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Co-Chair Cllr Heather Fletcher speaks at the Stand Up to Racism online conference

4 October 2020

Antisemitism is known as the oldest hatred.

There were blood libels falsely accusing Jews of killing Hugh in Lincoln, and William in Norwich, in the 12th century. There was virulent antisemitism in York which resulted in the city’s Jews being massacred at Clifford’s Tower in 1190.

Antisemitism was prevalent in Europe.  e.g. The Venice Ghetto was founded over 500 years ago where the Jews of Venice were cramped into a small area under severe restrictions. And of course, the most known manifestation of antisemitism resulted in the Nazi Holocaust in which over 6 million Jews were systematically murdered.

There has been a worldwide increase in antisemitism in the past four years.

I believe that when Trump started calling Mexicans “criminals and rapists” this emboldened people and gave them a license to say whatever they wanted to say about any minority. Likewise, this behaviour also empowered racist people when it came to light that Johnson had called Africans “piccaninnies”.

Jewish cemeteries have been desecrated in Greater Manchester.

My first TV interview as a councillor was regarding damage caused to the Jewish cemetery in Urmston in June 2018. It was vandalised three times. An antisemitic motive was behind this abhorrent behaviour. My grandmother Auntie Janie’s was one of the graves vandalised. In February 2019 there was further vandalisation in three chapels at Whitefield Jewish cemetery which caused more distress to the Jewish community. These perpetrators have no respect for the living or the dead.

I have the very latest figures for antisemitism in the UK in 2020.

According to the Community Security Trust (“CST”) (who protect the Jewish community) antisemitic incidents had in fact decreased by 13% from January to June 2020 compared to the same period January to June in 2019.

However, we had a strict lockdown in the spring which curtailed people’s behaviour. But notwithstanding this slight overall decrease, there was still an extremely high figure of 789 incidents recorded by the CST. This figure represented the third highest ever on record for the first six months of any year.

The pandemic has influenced the sort of antisemitic incidents recorded. There has been more online antisemitic behaviour with some people blaming the Jews for inventing this “Virus hoax” and others blaming Jews for spreading the virus. Figures from the CST confirm that online antisemitic activity has clearly increased substantially in 2020.

We are now in the middle of the Jewish High Holy Days.

The Combat Antisemitism organisation in USA reported there was antisemitic activity in USA, UK, and Scandinavia on the holy day of Yom Kippur. A swastika was painted on a car owned by a Jewish person in Bristol. There has been a large increase in antisemitism in the USA and in this country which used to be one of the safest places for Jewish people to live.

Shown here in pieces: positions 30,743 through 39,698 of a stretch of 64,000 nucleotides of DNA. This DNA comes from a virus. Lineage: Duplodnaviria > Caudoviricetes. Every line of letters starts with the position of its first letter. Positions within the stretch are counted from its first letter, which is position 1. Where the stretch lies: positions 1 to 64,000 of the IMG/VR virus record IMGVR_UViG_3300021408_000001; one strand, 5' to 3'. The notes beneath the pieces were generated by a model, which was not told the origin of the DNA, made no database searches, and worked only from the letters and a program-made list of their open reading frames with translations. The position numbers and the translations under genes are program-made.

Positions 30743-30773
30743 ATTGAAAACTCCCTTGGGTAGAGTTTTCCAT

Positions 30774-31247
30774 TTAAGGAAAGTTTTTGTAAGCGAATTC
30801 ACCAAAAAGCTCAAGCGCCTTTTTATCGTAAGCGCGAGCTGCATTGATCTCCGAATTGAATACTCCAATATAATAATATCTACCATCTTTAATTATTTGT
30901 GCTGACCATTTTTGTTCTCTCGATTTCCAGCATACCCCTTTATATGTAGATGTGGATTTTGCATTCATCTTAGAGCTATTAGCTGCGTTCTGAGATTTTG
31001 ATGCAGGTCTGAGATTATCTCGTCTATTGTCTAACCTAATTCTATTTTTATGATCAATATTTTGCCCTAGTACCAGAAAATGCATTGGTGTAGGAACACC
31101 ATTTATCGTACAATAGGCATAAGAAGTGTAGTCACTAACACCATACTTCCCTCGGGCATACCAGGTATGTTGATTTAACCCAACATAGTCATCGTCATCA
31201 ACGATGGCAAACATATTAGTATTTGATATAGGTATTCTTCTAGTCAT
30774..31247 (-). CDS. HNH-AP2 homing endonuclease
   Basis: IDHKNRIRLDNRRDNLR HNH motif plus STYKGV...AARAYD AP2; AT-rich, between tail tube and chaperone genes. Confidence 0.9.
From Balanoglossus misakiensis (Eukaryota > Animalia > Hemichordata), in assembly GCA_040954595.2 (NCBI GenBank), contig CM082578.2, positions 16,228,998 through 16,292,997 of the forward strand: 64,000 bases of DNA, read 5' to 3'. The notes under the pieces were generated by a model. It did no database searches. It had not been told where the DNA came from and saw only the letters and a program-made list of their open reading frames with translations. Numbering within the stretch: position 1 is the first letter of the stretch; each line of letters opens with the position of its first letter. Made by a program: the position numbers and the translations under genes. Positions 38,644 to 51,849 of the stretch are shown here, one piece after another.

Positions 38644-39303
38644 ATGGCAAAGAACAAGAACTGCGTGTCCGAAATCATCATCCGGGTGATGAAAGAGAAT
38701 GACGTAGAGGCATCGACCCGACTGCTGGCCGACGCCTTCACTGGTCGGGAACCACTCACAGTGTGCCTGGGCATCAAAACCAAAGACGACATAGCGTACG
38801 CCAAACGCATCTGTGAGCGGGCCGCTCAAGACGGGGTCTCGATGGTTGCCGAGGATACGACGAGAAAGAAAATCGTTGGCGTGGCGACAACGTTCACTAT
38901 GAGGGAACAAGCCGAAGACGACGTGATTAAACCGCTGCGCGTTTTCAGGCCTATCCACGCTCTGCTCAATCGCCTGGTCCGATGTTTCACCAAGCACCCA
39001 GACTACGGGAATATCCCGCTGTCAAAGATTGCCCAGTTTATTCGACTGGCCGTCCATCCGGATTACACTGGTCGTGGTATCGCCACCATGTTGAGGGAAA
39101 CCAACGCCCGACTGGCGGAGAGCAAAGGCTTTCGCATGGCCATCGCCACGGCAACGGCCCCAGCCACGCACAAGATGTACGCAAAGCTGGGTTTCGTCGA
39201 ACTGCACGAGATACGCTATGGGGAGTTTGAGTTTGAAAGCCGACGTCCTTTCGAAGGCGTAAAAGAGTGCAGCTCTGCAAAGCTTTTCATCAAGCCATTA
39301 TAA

You may recall was a terror incident at the Tree of Life Synagogue in Pittsburgh two years ago. The perpetrator, who murdered 11 people, was a white supremacist with alt-right views similar to Trump’s.

Sadly, there was also a recent rise in antisemitism in my party, the Labour party, particularly in online abuse to Jewish MP’s. I have faith in our new leader Keir Starmer to eradicate this scourge and make the Labour party a safer place for Jews. Our natural home has always been the Labour Party

In conclusion there has been a definite increase in antisemitic activity in the past four years.

It is leaders who set the tone and create atmospheres and both Trump and Johnson have set bad examples by showing their inherently racist feelings, their disdain for minorities and legitimising bigoted behaviour.

How do we combat this?

  1. by using social media to spread positive messages of people showing unity in their diversity and living together happily, and
  2. when we can get back to real life events we should hold more solidarity rallies to show that the tolerant majority far outnumbers the bigoted hate filled minority.

Finally, today is 84th Anniversary of the Battle of Cable Street when Jews of the East End of London and their non-Jewish supporters and friends stood up against Oswald Mosley and his fascists to stop them marching through their area. We owe it to the brave people at Cable Street to continue this important fight against antisemitism, the oldest hatred.

 

 

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The Muslim Jewish Forum of Greater Manchester
Established to develop the cultural and social ties between the Muslim and Jewish Communities of Greater Manchester

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